Underwater Solar Panel Dive Test Results

Conceptual rendering of an Artificial Kelp photovoltaic (PV) solar "Forest'Two amateur divers were able to test the prototype of the artificial kelp photovoltaic solar cell’s performance in the Gulf of Mexico off the coast near Corpus Christie, Texas. This is the second dive but the first successful test, as one diver’s buoyancy control device malfunctioned during the first dive.

The Solar Seaweed experimental equipment currently integrates four small flexible solar panels just under a meter in length (using Konarka‘s Power Plastic). The current testing panels are commercial off-the-shelf designs that are too thick for effective wave power testing, so the piezoelectric film was not employed during this experiment.

For the test, I placed two panels back to back and two lower in the water along a weighted pair of lines, each panel was enveloped in a translucent airtight bag together with a digital multi-meter able to display current and voltage readings recorded by the divers. The dive was performed between 1pm and 3pm on a cloudless day with wind speeds under 5 mph to allow data collection without additional external factors. Two rounds of data collection were conducted, each across a 30 minute window by incrementally dropping the panels from surface level to 30 feet submerged and tracking power output from each panel at 3 foot increments.

During the second test, the enclosure for one of the lower panels leaked and filled the protecting bag with seawater. This created a short-circuit in the electrical connection between the panel and its monitor, eliminating data collection on that panel during the second test period. The operation of the other three panels followed the same pattern between both tests so the loss of one panel did not invalidate the experiment’s results. This was merely a proof of concept test – obviously a full test would require additional time in the water, a larger panel extending along a greater segment of the water column, and a much higher resolution in data gathering at varying depths.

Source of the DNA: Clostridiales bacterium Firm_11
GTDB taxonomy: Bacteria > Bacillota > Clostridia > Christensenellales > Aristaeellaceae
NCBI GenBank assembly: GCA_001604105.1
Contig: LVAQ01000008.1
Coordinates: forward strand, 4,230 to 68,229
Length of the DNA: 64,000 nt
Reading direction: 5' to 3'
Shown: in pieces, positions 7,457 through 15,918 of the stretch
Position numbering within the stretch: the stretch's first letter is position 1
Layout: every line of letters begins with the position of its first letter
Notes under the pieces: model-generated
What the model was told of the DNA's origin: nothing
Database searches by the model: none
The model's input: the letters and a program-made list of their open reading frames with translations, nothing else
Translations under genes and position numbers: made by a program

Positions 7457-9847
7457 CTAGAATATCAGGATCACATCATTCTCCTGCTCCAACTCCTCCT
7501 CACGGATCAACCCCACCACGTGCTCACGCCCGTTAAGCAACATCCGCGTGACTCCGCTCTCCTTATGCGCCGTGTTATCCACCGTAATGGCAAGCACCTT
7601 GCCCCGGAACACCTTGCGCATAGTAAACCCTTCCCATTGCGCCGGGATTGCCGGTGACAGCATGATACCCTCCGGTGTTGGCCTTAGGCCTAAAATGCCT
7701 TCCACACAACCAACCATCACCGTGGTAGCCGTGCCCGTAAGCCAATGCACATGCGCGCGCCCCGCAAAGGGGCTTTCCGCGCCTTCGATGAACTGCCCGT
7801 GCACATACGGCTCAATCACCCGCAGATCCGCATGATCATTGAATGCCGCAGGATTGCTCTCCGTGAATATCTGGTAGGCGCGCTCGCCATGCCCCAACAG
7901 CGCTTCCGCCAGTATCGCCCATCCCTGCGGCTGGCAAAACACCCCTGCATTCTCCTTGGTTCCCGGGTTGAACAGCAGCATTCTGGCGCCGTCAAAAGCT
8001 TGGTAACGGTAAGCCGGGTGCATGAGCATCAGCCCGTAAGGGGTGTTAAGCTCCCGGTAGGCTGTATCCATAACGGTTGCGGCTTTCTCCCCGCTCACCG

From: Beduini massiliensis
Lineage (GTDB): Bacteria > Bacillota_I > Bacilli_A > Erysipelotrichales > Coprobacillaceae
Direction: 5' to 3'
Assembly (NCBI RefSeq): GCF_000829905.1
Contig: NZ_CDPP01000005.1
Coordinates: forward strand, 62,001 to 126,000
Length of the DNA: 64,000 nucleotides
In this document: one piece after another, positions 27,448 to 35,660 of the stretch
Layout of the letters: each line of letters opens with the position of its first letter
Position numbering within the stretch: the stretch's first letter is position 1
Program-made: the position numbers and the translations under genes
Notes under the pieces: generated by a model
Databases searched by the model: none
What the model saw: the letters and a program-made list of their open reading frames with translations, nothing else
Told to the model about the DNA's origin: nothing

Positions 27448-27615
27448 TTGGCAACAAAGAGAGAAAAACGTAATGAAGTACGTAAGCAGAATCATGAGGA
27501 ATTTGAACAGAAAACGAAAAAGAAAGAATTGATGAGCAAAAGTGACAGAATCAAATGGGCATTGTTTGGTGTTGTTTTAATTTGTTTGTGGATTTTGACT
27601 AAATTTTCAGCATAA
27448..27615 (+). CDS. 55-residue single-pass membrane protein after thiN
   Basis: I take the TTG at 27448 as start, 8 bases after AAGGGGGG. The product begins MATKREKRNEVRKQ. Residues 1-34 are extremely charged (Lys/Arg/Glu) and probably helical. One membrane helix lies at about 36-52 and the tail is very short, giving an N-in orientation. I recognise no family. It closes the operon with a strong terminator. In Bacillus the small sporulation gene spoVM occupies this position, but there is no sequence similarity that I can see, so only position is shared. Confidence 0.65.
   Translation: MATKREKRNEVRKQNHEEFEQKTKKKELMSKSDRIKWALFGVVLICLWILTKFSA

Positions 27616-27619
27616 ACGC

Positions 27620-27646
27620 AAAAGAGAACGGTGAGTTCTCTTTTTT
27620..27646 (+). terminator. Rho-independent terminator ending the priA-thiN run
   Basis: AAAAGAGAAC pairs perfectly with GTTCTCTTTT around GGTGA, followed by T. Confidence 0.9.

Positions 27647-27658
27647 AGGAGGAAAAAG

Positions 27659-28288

The same testing results from land-based experimentations were visible again – notably that the photovoltaic panels produce slightly higher power output when minimally submerged compared to their in-air operation before immersion due to the drop in temperature afforded by the water. Descending to a depth of 6ft, the silt and natural occlusion of solar illumination through the water was relatively minimal. The two back-to-back panels proved an interesting bit of data – the side facing away from the sunlight produced almost 40% of its normal power output due to light deflected by the waves to fall on its surface even when turned away from the sun.

One diver was able to descend and release a stream of bubbles roughly four feet in front of the panel, which increased the output slightly through greater reflection of the incoming light. Further experiments to test the effectiveness of air bubble light focusing will be performed later under controlled conditions.

Below 6 ft, the power output began to decrease fairly steadily, falling below 3% of surface level power output at the end of the 30 ft descent. A small non-flexible silicon solar cell included with the paired flexible panels showed a slightly higher rate of drop-off, but the Konarka panels are created using several layers of PV ink – which are sensitive to a different spectrum of light than the silicon cells based on experiments conducted using sunlight filtered through a prism and a narrow aperture by some of my local Boy Scouts working on their Energy merit badge.

The test was successful in proving the potential for photovoltaic solar power production in submerged panels like those in the Solar Seaweed design. I am very thankful for the Aggie divers who volunteered their time and assistance in testing this design, as well as to all of the supporters of my crowdfunding effort whose money paid for the tank recharge and boat rental fees for this test!